Canada sued over COVID-era policy that turns away asylum seekers at US border
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Canada sued over COVID-era policy that turns away asylum seekers at US border

The Canadian government is being sued over its pandemic-era policy of turning back asylum seekers attempting to enter the country at official border crossings.

The Canadian Association of Refugee Lawyers (CARL) filed a legal challenge on Tuesday against the Federal government’s decision to restrict access through the Canada-US border, citing in a statement “the severe harm faced by refugee claimants” who have been denied access and turned away.

Under section 4 of the order, those claiming refugee status are “prohibited from entering Canada from the United States” while the threat of the pandemic continues. The order has been renewed monthly since its initial ascension in March of last year. Canada’s Border Services Agency has turned away 387 asylum seekers since.

Canada says the policy is a necessary public health measure, but the policy appears to have had unintended consequences. The US has deported at least one asylum seeker according to CARL’s lawyers, while others are currently being held in detention centers.

“Refugee claimants can be immediately jailed when handed over to the US border officers, and then face deportation to their country of origin without having had a chance to make their case in Canada,” says Maureen Silcoff, president of CARL. “This is unlawful.”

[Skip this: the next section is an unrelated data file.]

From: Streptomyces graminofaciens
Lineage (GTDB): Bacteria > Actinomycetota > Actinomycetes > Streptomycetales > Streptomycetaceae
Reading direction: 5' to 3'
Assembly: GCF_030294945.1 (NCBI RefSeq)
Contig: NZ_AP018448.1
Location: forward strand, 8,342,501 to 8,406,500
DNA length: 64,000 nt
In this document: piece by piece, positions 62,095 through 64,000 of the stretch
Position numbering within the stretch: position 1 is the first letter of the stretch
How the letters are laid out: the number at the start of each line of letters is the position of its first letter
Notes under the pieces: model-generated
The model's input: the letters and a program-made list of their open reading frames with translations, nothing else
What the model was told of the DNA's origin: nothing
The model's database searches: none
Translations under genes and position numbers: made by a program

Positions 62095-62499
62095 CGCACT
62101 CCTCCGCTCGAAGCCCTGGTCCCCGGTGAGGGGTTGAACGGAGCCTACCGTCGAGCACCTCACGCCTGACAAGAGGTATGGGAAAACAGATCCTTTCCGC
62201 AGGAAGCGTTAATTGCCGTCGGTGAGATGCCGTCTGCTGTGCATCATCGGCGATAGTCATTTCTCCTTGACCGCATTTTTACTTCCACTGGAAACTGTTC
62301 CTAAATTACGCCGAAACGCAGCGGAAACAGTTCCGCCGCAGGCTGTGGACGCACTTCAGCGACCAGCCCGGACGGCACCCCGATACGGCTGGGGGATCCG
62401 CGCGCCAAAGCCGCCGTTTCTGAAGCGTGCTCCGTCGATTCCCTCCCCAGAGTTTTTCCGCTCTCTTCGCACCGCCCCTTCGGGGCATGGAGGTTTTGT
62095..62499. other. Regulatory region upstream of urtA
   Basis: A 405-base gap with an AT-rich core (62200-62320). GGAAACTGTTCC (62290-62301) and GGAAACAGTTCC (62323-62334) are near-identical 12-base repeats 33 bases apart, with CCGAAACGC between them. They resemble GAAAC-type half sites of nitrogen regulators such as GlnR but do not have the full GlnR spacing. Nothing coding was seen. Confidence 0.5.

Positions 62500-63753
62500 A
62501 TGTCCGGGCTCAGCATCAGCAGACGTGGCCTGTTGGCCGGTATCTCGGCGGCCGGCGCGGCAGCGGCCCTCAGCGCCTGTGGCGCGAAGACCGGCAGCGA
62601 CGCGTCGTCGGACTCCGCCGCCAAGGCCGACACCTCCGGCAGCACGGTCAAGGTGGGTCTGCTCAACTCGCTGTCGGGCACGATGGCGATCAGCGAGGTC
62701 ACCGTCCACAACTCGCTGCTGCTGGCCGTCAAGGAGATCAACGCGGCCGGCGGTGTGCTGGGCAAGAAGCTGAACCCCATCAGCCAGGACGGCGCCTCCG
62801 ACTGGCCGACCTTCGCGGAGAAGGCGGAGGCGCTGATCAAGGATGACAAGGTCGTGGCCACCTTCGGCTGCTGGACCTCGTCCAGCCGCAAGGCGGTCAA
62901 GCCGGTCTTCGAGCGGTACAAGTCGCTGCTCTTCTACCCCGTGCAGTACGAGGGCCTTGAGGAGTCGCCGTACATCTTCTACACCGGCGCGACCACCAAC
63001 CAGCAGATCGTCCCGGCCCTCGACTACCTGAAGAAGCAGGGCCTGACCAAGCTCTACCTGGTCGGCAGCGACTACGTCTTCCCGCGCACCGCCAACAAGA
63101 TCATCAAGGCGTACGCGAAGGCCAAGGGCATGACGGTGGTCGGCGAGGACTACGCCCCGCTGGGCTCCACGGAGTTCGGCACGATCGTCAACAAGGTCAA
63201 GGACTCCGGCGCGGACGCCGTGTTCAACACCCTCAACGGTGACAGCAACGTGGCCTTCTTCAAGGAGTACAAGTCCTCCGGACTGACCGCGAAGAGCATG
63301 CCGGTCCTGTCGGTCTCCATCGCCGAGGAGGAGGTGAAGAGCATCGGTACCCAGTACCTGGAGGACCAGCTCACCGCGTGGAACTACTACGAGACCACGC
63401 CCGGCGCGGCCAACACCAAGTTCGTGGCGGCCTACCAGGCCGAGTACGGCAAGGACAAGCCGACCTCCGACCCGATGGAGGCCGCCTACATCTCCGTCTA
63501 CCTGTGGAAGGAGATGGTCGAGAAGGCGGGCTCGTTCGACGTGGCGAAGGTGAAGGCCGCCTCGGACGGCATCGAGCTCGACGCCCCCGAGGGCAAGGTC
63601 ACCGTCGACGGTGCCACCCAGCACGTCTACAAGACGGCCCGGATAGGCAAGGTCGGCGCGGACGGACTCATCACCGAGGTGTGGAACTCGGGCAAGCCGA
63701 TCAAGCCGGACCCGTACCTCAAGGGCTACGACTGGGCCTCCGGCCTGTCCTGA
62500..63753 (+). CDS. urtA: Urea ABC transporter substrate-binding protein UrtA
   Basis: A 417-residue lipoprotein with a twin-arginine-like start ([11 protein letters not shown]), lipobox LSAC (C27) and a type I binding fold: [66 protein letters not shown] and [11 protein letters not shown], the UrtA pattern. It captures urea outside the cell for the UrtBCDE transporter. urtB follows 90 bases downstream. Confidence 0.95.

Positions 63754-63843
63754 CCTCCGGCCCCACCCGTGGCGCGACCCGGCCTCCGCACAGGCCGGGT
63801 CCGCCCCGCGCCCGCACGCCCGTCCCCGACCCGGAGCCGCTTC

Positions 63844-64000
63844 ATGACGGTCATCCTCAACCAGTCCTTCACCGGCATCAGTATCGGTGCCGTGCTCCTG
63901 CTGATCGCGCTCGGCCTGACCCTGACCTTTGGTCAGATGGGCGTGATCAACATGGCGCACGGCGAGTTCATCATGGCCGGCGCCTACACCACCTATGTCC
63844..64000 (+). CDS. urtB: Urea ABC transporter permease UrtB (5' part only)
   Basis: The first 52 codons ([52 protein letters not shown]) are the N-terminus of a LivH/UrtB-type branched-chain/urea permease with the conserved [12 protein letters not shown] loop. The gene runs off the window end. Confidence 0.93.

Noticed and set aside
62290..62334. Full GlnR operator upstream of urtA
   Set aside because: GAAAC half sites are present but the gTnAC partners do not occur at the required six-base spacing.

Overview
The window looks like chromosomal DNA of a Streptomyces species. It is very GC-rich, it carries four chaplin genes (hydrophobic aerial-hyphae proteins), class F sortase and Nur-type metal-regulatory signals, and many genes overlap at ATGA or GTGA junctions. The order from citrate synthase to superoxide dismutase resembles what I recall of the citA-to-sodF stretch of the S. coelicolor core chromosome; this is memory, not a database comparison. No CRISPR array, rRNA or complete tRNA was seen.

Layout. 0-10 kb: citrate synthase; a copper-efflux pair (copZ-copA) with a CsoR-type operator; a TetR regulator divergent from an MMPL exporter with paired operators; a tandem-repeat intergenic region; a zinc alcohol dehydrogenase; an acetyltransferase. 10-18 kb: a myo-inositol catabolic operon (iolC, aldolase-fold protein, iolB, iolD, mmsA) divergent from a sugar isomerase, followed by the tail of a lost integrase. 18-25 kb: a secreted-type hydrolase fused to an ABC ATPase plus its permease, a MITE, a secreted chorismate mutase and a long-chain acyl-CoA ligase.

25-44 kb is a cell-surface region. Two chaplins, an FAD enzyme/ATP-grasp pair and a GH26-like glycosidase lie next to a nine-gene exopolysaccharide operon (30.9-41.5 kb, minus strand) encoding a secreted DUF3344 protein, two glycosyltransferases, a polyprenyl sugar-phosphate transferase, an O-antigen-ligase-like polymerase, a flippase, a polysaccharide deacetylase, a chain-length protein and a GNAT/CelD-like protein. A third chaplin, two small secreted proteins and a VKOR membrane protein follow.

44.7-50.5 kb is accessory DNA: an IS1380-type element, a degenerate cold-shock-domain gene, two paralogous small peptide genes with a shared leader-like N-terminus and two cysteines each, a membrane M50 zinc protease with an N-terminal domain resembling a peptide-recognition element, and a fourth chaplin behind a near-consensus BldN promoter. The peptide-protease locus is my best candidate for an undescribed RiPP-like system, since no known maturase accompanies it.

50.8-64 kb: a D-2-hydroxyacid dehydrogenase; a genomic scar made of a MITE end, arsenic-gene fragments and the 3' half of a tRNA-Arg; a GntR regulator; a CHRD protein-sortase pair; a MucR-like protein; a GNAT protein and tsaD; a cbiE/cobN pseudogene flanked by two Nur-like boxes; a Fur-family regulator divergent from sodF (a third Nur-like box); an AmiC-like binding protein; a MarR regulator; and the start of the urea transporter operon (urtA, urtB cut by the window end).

CARL says the Canadian government is not doing its part to ensure that those turned away are not being deported, and by doing so has failed to abide by Canada’s obligations to protect refugees. The UNHCR website reiterates Canada’s responsibility, potentially leading those seeking asylum to be misinformed. The order states Canada sees “no reasonable alternatives to prevent the introduction or spread of the disease.” However, persons traveling to Canada who are not asylum-seekers have to be placed into a 14-day quarantine if traveling by land. CARL argues that the same protocols should apply.

“We have made exceptions for essential workers, actors, professional athletes, and family members of Canadians and permanent residents, and many thousands of people [that] have entered at the Canada US border during the pandemic,” says Lorne Waldman, a CARL lawyer.

Burundian Apollinaire Nduwimana attempted to cross into Canada in October through Roxham Road, a popular site for asylum seekers trying to avoid the Safe Third Country Agreement (STCA) between Canada and the US.

Under Article 4 of the STCA, a person claiming refugee status when entering either country from the other falls under the responsibility of the country in which they landed first. The 2002 agreement has come under scrutiny by those who view the designation of the US as “safe” for refugees as a misnomer, and who see the agreement as potentially violating a refugee’s fundamental human rights under the Canadian Charter of Rights and Freedoms. Nevertheless, the STCA was recently upheld by the Canadian Federal Court of Appeals.

Nduwimana wanted to avoid being turned back under the STCA according to his lawyers, only to be turned back under the new policy. US authorities attempted to deport him to Burundi, a country to which Canada is currently deferring deportations, citing a humanitarian crisis. Nduwimana was allowed to enter Canada under an exemption and has now filed a refugee claim.